Sleep

One in five Americans sleeps less than six hours a night—a trend that can have serious personal health consequences. Sleep deprivation increases the risk for a number of chronic health problems, including obesity, diabetes, and heart disease. If you have trouble sleeping, the following strategies can help you get more sleep.

Check for underlying causes. Some conditions or medications may be interfering with your sleep patterns. Treating a condition or adjusting a medication may be all it takes to restore better sleep.

Practice good sleep hygiene. Use your bed for sleep and sex only, block as much noise and light as possible, go to bed and wake at the same times each day, and get out of bed if you haven’t fallen asleep within 20 minutes.

Nap if needed. If you like to nap, get your daytime shut-eye in midday. Naps late in the day can interfere with sleep later. If your problem is difficulty getting to sleep at night, then not napping can make you sleepier at bedtime and more likely to stay asleep.

Exercise earlier, not later. Exercise stimulates the body and brain, so make sure you finish exercising at least three hours before turning in.

Watch your diet. stay away from foods that cause heartburn. Ban caffeine-rich food and drinks (chocolate, tea, coffee, soda) at least six hours before bedtime. Don't drink alcohol for at least two hours before bed.

See a sleep specialist. If your own efforts aren't working, you'll want the help of a sleep professional to both diagnose your problem and propose behavioral and possibly drug treatments.

Sleep Articles

Top 4 reasons why you're not sleeping through the night

There are many potential contributors to disrupted sleep in older age. Age can be a factor, but shouldn’t be assumed as the cause. Lifestyle habits often lead to interrupted sleep. Examples include drinking alcohol within four hours of bedtime, napping too much during the day, and consuming too much caffeine. Medication side effects can sometimes cause nighttime waking. So can underlying conditions, such as anxiety, chronic pain, or sleep apnea. Changing one’s lifestyle and treating an underlying condition can help improve sleep, as can practicing good sleep hygiene. More »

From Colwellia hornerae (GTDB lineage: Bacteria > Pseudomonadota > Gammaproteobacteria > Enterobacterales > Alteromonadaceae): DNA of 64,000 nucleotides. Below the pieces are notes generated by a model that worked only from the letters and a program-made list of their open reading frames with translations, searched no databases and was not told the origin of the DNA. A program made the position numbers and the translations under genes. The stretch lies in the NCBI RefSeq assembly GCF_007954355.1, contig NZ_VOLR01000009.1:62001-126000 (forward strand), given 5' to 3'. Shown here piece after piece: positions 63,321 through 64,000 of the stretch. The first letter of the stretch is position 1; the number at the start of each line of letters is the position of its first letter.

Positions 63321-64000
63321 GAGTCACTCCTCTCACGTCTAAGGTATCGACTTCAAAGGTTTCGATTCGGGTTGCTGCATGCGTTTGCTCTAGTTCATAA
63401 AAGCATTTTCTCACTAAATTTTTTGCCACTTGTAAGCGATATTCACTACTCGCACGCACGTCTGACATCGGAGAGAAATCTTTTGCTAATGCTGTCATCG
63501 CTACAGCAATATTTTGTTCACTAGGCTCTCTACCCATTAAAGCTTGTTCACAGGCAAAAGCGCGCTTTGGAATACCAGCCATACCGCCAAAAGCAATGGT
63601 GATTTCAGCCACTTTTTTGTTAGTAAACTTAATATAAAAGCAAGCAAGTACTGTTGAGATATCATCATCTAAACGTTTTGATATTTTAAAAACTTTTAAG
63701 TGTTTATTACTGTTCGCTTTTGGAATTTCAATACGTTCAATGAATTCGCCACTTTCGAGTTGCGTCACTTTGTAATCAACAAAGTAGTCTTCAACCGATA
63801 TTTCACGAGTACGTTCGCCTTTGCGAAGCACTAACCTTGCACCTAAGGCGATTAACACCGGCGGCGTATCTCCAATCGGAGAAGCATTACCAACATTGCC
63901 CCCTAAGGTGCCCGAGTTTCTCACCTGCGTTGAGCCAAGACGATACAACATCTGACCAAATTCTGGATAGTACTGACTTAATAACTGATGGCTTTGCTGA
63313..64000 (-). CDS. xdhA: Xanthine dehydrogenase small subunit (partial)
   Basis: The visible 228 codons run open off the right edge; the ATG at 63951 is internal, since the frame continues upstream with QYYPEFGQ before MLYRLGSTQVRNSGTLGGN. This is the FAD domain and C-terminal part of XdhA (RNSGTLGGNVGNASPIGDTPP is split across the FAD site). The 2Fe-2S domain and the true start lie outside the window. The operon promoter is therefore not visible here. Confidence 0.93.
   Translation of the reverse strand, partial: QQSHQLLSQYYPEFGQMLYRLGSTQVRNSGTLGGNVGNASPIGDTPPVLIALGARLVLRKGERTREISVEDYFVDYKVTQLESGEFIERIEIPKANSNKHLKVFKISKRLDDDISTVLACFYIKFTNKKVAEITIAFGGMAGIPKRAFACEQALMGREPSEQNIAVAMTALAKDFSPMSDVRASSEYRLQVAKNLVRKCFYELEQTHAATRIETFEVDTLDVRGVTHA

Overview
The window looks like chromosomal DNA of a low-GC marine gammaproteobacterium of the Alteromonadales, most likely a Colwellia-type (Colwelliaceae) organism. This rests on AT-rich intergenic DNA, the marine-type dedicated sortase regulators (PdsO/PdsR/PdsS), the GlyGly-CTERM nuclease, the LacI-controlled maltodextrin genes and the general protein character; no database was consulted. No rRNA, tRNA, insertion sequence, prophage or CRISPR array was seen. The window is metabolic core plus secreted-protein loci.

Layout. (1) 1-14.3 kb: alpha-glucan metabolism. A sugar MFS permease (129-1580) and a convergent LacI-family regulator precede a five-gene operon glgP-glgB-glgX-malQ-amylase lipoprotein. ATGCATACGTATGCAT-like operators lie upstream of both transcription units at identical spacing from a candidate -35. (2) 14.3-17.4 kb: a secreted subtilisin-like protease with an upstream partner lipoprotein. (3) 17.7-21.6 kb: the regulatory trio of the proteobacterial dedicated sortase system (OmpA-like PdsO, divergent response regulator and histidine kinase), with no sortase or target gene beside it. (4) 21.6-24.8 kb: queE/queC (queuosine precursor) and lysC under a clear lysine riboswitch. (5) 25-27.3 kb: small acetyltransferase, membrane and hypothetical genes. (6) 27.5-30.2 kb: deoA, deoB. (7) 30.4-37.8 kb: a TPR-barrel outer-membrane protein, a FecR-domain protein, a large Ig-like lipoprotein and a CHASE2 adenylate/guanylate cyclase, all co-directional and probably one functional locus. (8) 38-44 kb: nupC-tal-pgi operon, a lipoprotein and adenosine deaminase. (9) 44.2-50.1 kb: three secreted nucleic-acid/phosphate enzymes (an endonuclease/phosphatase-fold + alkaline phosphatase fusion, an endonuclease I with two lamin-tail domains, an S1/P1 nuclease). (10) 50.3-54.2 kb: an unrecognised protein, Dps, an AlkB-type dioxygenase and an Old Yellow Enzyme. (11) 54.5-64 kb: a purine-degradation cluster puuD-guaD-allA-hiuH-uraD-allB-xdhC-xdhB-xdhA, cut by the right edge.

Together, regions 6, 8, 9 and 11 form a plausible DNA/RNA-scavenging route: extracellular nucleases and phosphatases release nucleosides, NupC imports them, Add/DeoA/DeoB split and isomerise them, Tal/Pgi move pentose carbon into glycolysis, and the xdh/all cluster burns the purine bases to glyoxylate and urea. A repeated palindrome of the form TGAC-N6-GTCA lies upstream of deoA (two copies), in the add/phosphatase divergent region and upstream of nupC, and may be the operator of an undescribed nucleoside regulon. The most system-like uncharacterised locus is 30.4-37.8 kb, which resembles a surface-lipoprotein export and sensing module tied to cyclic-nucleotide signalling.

Four keys to prevent cardiovascular disease

After decades of steady decline, the number of deaths from cardiovascular disease (CVD) has increased over the last few years. However, an estimated 80% of all CVD —heart disease, heart attack, heart failure, and stroke—can be prevented. They key is to control high blood pressure and high cholesterol, and follow healthy habits, such eating a plant-based diet, adopting regular physical activity, and getting adequate sleep. (Locked) More »

Answers to the top questions about cannabis extract

Cannabidiol (CBD) is a non-intoxicating plant chemical that comes from hemp or marijuana. It is used to help reduce symptoms of many conditions, including anxiety, bipolar disorder, arthritis, diabetes, a muscle disorder called dystonia, seizures, multiple sclerosis, Parkinson’s disease, Crohn’s disease, chronic pain, post-traumatic stress disorder, and insomnia. CBD is considered generally safe and well tolerated, though it’s not clear yet how much CBD is safe and for how long, or if it is safe specifically for older adults. CBD has some known side effects and drug interactions. (Locked) More »

Losing steam? Avoid these energy zappers

Lifestyle habits may be to blame for some daily fatigue. For example, eating too much processed food can increase inflammation, which impairs the production of adenosine triphosphate (ATP)—the molecule that delivers energy to cells throughout the body. Getting too little sleep or being too stressed out all the time can increase levels of the stress hormone cortisol, which also reduces production of ATP. Eating a healthy diet, getting more sleep, and reducing stress can reduce fatigue. So can avoiding dehydration, exercising more, and staying socially connected. More »

Time-sensitive clues about cardiovascular risk

When a person’s behavior or environment is out of sync with their internal clock, it’s known as circadian misalignment. This phenomenon may explain why heart attack rates rise on Monday mornings and the week after daylight savings time begins. Certain habits such as late-night eating or light exposure into the wee hours can also throw the body’s natural rhythms out of whack, which may affect cardiovascular risk factors. (Locked) More »